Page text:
When looking at things, people tend to focus on their important features. For instance, when we look at a human face, we focus on the eyes, the nose and the mouth. And in forming our perception of a face, we are guided more by our sense of touch and the felt shape of these important features than their actual visual appearance.
This is well explained by Harold Speed in his book called ‘The Practice and Science of Drawing’. In fact, he claims that in developing mental images of things, people very early on start neglecting their sense of vision. Consequently, when they attempt to draw, sight is not the primary sense they consult.
So, if you ask children, as Speed exemplifies, to draw a face, they will probably draw something looking like this:
However, if people were to consult their vision in the attempt to express the actual visual appearance of a face, their drawings would look more like this:
It follows that in order to draw realistically one needs to break away from the inherent human instinct of focusing on distinctive features and forming a perception of them through a sense of touch and the felt shape of things. Instead, one has to start focusing on the visual appearance, defined by the actual proportions and relations of light and shadow in nature, amongst other things.
In classical ateliers, they teach you how to do precisely that. In other words, they train you to draw what you see, instead of what you think you see. In that regard, one of the first assignments students get is to do a cast drawing.
To get myself acquainted with the process before entering an art school, and improve my drawing skills, I decided to do a couple of cast drawings at home. Here, I would like to share with you my thoughts on the process – as they occurred chronologically. And the reason I would like to do that is because I wish someone shared this information with me before I started my project. So, this is how it went:
The first thought I had when I saw that three-dimensional white face staring at me was: No way I can reproduce this precisely, as a realistic looking two-dimensional object on a sheet of paper.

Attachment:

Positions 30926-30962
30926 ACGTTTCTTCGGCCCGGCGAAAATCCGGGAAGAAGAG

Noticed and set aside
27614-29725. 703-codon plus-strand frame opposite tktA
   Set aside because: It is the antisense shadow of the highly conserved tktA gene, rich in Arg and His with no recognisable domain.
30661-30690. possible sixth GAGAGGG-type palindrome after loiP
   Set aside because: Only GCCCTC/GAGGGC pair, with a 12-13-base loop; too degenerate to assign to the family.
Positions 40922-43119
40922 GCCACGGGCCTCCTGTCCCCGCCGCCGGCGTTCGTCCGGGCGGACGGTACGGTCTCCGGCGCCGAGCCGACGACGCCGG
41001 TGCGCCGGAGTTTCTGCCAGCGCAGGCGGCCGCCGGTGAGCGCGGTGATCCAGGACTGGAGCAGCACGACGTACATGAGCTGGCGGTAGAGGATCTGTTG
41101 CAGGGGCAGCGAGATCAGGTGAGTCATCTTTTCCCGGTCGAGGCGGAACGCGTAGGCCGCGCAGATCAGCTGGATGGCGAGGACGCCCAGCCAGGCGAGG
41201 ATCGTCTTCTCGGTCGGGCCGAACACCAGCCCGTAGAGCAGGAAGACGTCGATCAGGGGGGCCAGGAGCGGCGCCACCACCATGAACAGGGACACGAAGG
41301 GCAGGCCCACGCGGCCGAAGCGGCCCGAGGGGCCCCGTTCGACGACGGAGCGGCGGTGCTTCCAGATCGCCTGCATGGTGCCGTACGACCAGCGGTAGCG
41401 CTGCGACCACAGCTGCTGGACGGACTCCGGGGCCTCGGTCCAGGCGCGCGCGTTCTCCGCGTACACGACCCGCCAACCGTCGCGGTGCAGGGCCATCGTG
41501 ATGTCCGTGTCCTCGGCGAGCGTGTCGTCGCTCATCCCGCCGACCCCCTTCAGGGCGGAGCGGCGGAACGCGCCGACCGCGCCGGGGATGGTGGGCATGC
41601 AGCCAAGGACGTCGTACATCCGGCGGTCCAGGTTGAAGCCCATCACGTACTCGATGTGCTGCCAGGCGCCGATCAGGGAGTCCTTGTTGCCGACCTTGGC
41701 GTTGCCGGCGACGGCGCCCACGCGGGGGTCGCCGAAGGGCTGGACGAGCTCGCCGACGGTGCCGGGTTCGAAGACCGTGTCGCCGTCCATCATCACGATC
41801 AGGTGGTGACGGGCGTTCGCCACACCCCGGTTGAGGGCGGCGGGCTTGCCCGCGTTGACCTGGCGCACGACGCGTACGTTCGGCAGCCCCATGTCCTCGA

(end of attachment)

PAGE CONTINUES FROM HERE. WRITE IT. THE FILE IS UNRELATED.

Then, as I was explained the principles of how to tackle a cast drawing, I though: Oh, this is actually quite straightforward and simple! The principles being: first you draw the outline, then the shadowline and then the shadow. After you nailed that down, you start refining your drawing.
Just to illustrate this more clearly, here is a compilation of photos of my progress on a cast drawing over the course of six days:
The first photo is the one of the drawing stating the outline, shadowline and lightly filled in shadow. The following pictures show the modelling and refinements done after that preliminary process was completed.
In doing this, I applied the sight-size approach. Sight-sizing basically consists in drawing the object before you in the exact proportions as you see them from your viewing point. I will refrain from explaining here the specifics of this method, as many have already done it better than I ever could (If you want to learn more about it, I suggest reading a very useful book by Darren Richard Rousar called ‘Cast Drawing: Using the Sight-Size Approach’). But the point is, if you follow these three simple steps – outline, shadowline, shadow – you will soon start seeing your three-dimensional cast appearing before you on a piece of paper. It’s quite remarkable really – almost feels like your cast is drawing itself.
Then, after you’ve experienced this newborn enthusiasm and amazement with the efficacy of the method you’ve been taught, frustration kicks in. Why? Because, as you start refining your drawing, you start noticing some problems that you didn’t see coming. This is especially the case if you rushed through and, consequently, made mistakes in the initial stages of the process – that is, while outlining and shadowlining. And when I say “made mistakes”, I mean millimetric, but substantial mistakes. You may be surprised, but even tiny mistakes in scale can actually be huge in effect, as they will result in the whole drawing appearing as seriously off compared to the visual appearance of the object you’re drawing.
Since the goal is to reproduce the look of your three-dimensional cast as precisely as humanly possible in two dimensions, one really cannot ignore these tiny-huge mistakes, as much as one would like to. And that, as well as making these mistakes in the first place, is frustrating.
What follows next is basically mood swings and your own contradictory opinions of your cast drawing all the way till the end. After a whole day of work you look at your drawing and think: It sucks. Then you dream a bit (or have nightmares) about it during the night, wake up the next morning, look at it and say to yourself: What was I thinking, this is great! At the end of the day you again fall into desperation. And so the merry-goes-round…
Now, this part of the process, no one ever really told me about. But the more I talk to people who have been through it, the clearer it is that virtually everyone goes through the same emotional rollercoaster when drawing a cast (if they are trying to do it precisely).
So, if you’re one of the fellow art students working on a cast drawing and feeling frustrated, know you’re not alone my friend. Having said that, I should also acknowledge that, as challenging and tedious as it can be, the process of drawing a cast is incredibly rewarding. It really does teach you to see better and draw more precisely.
They say behind every great painting lies a great drawing. To get there, and become a great painter, one first needs to learn to see and draw what they see. Drawing a cast is considered one of the first important steps in this educational process.